Vernier Software and Technology
Vernier Software & Technology

Making Cents of Math: Linear Relationship between Weight and Quantity

Figure from experiment 2 from Real-World Math with Vernier

Introduction

The slope of a line describes its steepness. The numerical value of the slope can represent a number of other important mathematical concepts. Given any two points on a line, (x1, y1) and (x2, y2), the slope of that line can be computed using the formula:

m = \frac{{{y_2} - {y_1}}}  {{{x_2} - {x_1}}}

where m represents the slope of the line, x1 and x2 represent the independent variable coordinates, and y1 and y2 represent the dependent variable coordinates.

In this activity you will use a Force Sensor to collect a linear set of data points. Specifically, you will measure the weight of 8, 16, 24… pennies. You will then analyze this data and interpret the meaning of the slope as it relates to the independent and dependent variables. A model will help you predict future measurements and interpret past results.

Objectives

  • Collect weight versus number data for a collection of identical pennies.
  • Model the weight versus number data using a linear equation.
  • Interpret the slope and intercept values from the linear model.

Sensors and Equipment

This activity features the following Vernier sensors and equipment.

Additional Requirements

You may also need an interface and software for data collection. What do I need for data collection?

Standards Correlations

See all standards correlations for Real-World Math with Vernier »

Real-World Math with Vernier

See other experiments from the lab book.

1Walk the Line - Straight Line Distance Graphs
2Making Cents of Math: Linear Relationship between Weight and Quantity
3Pool Plunge - Linear Relationship between Water Depth and Pressure
4Funnel Volumes - Volume and Weight
5Keep It Bottled Up - Rates of Pressure Increase
6Mix It Up - Mixing Liquids of Different Temperatures
7Spring Thing - Newton's Second Law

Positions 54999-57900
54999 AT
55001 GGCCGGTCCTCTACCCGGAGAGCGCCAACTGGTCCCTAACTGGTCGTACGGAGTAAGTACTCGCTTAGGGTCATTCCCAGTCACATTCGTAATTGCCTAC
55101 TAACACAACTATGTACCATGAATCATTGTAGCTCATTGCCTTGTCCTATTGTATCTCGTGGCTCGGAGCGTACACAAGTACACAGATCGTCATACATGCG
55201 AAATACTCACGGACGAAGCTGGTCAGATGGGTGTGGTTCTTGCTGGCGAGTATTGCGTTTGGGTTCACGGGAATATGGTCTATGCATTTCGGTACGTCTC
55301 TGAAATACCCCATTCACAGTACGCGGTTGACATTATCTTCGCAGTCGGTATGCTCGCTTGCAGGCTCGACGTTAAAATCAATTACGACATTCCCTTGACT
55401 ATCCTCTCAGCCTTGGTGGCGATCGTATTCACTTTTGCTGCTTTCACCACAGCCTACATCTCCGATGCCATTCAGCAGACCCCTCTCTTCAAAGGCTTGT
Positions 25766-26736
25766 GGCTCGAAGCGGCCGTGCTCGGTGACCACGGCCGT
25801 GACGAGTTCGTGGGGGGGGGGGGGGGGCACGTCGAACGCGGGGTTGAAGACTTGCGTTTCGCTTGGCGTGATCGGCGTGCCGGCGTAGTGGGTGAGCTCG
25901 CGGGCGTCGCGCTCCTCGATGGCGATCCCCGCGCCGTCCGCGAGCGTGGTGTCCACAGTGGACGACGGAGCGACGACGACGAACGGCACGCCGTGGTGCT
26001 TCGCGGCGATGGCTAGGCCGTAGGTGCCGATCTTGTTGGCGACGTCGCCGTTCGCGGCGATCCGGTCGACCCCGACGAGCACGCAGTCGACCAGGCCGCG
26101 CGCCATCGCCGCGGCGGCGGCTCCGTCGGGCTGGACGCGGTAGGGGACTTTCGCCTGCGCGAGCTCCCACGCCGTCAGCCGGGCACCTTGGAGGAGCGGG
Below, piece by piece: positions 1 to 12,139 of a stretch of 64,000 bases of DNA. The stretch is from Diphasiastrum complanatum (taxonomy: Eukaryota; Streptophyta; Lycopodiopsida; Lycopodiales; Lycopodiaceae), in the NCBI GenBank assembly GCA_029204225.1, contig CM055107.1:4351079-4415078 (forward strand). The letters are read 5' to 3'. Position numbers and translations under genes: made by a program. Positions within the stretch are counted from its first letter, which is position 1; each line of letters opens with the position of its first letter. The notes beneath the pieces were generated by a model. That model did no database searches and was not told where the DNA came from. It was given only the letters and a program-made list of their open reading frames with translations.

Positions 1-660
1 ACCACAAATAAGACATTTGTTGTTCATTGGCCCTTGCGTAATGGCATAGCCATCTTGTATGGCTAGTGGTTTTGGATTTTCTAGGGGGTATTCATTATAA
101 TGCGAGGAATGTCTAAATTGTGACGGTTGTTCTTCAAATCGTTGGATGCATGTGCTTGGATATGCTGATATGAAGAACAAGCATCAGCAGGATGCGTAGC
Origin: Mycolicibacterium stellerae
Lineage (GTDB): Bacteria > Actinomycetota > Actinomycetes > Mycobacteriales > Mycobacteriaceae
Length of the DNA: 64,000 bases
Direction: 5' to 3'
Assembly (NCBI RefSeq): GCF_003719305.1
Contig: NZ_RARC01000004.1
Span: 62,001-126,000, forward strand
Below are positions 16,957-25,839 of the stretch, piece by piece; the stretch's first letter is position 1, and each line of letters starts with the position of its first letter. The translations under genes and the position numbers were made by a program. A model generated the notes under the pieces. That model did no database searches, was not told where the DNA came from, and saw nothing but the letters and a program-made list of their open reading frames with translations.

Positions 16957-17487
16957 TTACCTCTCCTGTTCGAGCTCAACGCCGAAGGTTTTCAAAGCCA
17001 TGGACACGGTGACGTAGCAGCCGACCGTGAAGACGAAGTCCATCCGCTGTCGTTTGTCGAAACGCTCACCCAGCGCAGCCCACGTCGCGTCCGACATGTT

8Stretch It to the Limit - The Linear Force Relation for a Rubber Band
9What Goes Up - Position and Time for a Cart on a Ramp
10That's the Way the Ball Bounces - Height and Time for a Bouncing Ball
11Walk This Way - Definition of Rate
12Velocity Test - Interpreting Graphs
13From Here to There - Applications of the Distance Formula
14Under Pressure - The Inverse Relationship between Pressure and Volume
15Light at A Distance - Distance and Intensity
16Chill Out: How Hot Objects Cool
17Charging Up, Charging Down - Charging a Capacitor
18Bounce Back - The Pattern of Rebound Heights
19Sour Chemistry - The Exponential pH Change
20Swinging Ellipses - Plotting an Ellipse
21Lights Out! - Periodic Phenomena
22Tic, Toc: Pendulum Motion
23Stay Tuned: Sound Waveform Models
24Up And Down: Damped Harmonic Motion
25How Tall? Describing Data with Statistical Plots
26And Now, the Weather - Describing Data with Statistics
27Meet You at the Intersection: Solving a System of Linear Equations
28Titration Curves: An Application of the Logistic Function
29Clock Design: Period and Length of a Simple Pendulum
30Graph It in Pieces: Piecewise Defined Functions
31Stepping to the Greatest Integer: The Greatest Integer Function
32Crawling Around: Parametric Plots

Activity 2 from Real-World Math with Vernier Lab Book

<i>Real-World Math with Vernier</i> book cover

Included in the Lab Book

Vernier lab books include word-processing files of the student instructions, essential teacher information, suggested answers, sample data and graphs, and more.

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